These dialogues and the resulting product—a “container” for information, photographs, and artifacts reflecting...

    • 12 All Roads Lead to Boyle Heights: Exploring a Los Angeles Neighborhood
      (pp. 149-166)
      Sojin Kim

      “All Roads Lead to Boyle Heights” proclaimed the phrase beneath the masthead of an early Los Angeles newspaper serving and promoting a new series of residential subdivisions around the turn of the twentieth century. This statement proved prescient: for the past hundred years, the Boyle Heights neighborhood has served as a port of entry to generations of new Angelenos from such far-flung places as Mexico, Russia, Italy, Syria, Japan, and Poland, as well as from other parts of the United States, including New York, Arkansas, Texas, New Mexico, and northern California. Located east of the Los Angeles River, Boyle Heights...

    • 13 History, Current Events, and a Network Link: The Japanese American National Museum and the Arab Community Center for Economic and Social Services
      (pp. 167-176)
      Irene Y. Hirano

      September 11, 2001, is a day forever marked in American history. It is also the day when the issue of who is an American was raised once again. The terrorists’ attacks in the United States resulted in homeland security becoming the central issue discussed by all Americans concerning all aspects of their lives. Clearly, Americans wanted more security. But the United States is a democratic society, and the U.S. Constitution was created to protect the rights and liberties of all its citizens. Following September 11, 2001, some Americans and even government agencies cast a suspicious eye on Arab Americans and...

  7. Part III Collaborative Dimensions in Transnational and Global Settings
    • [Part III Introduction]
      (pp. 177-178)

      The three chapters in this section offer insight into the Japanese American National Museum’s (National Museum) efforts to build innovative new partnerships with individuals and organizations on a transnational and global basis. Such collaborations are challenging linguistically, logistically, and financially; however, they are especially meaningful in making cross-cultural comparisons and creating linkages between Japanese Americans and Nikkei in other parts of the world.

      This section begins with a chapter by Masato Ninomiya, a Japanese Brazilian attorney, author, community advocate, and former president of the Museu Histórico da Imigração Japonesa no Brasil who facilitated the National Museum’s first international travel of...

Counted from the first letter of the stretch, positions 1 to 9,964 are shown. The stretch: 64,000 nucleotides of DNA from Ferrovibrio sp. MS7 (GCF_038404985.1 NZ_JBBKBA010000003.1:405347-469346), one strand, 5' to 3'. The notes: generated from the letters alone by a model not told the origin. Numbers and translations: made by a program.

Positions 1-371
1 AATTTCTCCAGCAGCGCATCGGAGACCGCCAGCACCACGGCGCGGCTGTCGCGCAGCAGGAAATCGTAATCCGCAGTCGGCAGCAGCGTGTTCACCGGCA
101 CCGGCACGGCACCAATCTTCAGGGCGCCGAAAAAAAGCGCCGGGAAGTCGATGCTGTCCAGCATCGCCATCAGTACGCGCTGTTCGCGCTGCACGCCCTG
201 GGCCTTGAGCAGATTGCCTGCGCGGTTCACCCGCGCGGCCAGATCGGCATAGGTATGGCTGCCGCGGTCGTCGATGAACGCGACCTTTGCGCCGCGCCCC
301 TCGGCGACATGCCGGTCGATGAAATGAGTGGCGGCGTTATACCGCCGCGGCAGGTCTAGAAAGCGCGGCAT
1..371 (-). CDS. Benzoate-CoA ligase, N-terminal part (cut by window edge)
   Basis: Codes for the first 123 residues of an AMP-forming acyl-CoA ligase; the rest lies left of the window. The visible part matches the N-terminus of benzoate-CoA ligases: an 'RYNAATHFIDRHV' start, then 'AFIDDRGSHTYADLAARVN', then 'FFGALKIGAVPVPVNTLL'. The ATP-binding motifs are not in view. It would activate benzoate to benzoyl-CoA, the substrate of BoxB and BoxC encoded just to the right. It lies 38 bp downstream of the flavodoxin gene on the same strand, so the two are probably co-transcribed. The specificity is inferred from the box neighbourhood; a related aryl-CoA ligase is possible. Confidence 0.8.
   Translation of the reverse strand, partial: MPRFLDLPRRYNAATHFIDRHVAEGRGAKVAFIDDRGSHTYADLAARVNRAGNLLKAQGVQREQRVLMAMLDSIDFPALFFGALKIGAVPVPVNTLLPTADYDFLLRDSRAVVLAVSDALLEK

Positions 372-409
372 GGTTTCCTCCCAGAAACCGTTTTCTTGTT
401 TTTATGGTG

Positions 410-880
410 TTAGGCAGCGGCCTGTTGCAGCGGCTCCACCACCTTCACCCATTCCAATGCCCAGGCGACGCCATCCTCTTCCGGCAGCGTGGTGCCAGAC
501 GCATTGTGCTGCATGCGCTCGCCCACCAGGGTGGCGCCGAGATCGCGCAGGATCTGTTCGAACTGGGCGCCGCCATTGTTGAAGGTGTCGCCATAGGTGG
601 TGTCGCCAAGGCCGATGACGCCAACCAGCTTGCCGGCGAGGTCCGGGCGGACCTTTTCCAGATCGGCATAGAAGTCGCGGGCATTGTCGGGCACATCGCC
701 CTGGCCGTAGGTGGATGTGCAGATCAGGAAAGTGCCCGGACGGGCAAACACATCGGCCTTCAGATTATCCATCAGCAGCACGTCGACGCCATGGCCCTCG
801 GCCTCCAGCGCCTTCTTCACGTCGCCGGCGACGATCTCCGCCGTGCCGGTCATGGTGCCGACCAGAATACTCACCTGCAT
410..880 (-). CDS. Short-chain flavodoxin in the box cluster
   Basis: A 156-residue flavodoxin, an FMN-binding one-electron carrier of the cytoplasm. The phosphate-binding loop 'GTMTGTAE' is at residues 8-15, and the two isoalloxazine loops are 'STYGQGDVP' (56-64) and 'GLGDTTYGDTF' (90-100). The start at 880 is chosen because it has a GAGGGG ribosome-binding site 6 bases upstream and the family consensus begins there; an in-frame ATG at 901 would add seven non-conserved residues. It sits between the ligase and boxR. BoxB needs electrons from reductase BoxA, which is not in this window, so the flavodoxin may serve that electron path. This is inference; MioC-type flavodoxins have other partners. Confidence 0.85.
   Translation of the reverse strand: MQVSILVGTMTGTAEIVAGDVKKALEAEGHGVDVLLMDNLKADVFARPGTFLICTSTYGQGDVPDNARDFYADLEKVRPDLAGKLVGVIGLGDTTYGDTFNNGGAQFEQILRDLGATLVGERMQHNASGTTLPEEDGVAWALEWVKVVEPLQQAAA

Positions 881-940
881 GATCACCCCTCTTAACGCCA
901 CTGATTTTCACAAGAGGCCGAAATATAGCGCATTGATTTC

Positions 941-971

• 14 International Exchanges at Museu Histórico da Imigração Japonesa no Brasil
      (pp. 179-188)
      Masato Ninomiya

      The opening of Museu Histórico da Imigração Japonesa no Brasil (MHIJB) was held June 18, 1978, to celebrate the seventieth anniversary of the Japanese immigration to Brazil. The crown prince and princess of Japan at the time (now emperor and empress), as well as President Ernesto Geisel and the First Lady, attended the ceremony. The original purpose for establishing the MHIJB was to preserve Japanese immigrants’ memories and related materials that were starting to be lost since the day seventy years earlier when the steamship Kasato Maru had arrived in Brazil bringing the first Japanese immigrants.

      Comprising an executive committee...

    • 15 Museum Exhibitions in a Transnational Setting: Collaborations in Education Methodology
      (pp. 189-194)
      Yoshi Miki

      The traveling exhibition From Bentō to Mixed Plate: Americans of Japanese Ancestry in Multicultural Hawai‘i provided the Japanese American National Museum (National Museum) with an opportunity to extend its philosophy of community participation into the international arena. The exhibition traveled to five venues in the United States, attracting more than 400,000 visitors. Keichi Inamine, the governor of Okinawa Prefecture, visited the exhibition when it was at the Smithsonian Institution in Washington, D.C. Noting that about 40 percent of the Japanese Americans in Hawai‘i were descendants of emigrants from Okinawa, he invited the National Museum’s development team to his Prefectural Museum....

    • 16 Building Community Through Global Research
      (pp. 195-206)
      Akemi Kikumura-Yano, James A. Hirabayashi and Lane Ryo Hirabayashi

      On April 1, 1998, the Japanese American National Museum (National Museum) received a three-year research grant from the Nippon Foundation to investigate the cultures and identities of Nikkei—people of Japanese descent—living in the Americas. The main purpose of the research was to gain a better understanding of the processes involved in becoming a Nikkei. We asked, What is a Nikkei, and how does the meaning of the word differ or change over time and space? The geographic focus of the study was the Americas, since that is where Japanese immigration first began and is where the vast majority...

  8. Conclusion
    (pp. 207-212)
    Lane Ryo Hirabayashi, Akemi Kikumura-Yano and James A. Hirabayashi

    The rise of ethnic consciousness during the civil rights era of the 1960s was a major factor influencing the establishment of the Japanese American National Museum (National Museum) to describe a largely untold and unrecognized part of America’s social diversity. In the early 1970s the emerging consciousness of Japanese Americans was crystallized by a movement to demand redress and reparations from the government for the unjust incarceration of Japanese Americans during World War II.¹ In this light, the creation of the National Museum was both a consequence and a symbol of changing racial attitudes in American society.²

    Within the broader...

  9. Editors and Contributors
    (pp. 213-216)
  10. Index
    (pp. 217-227)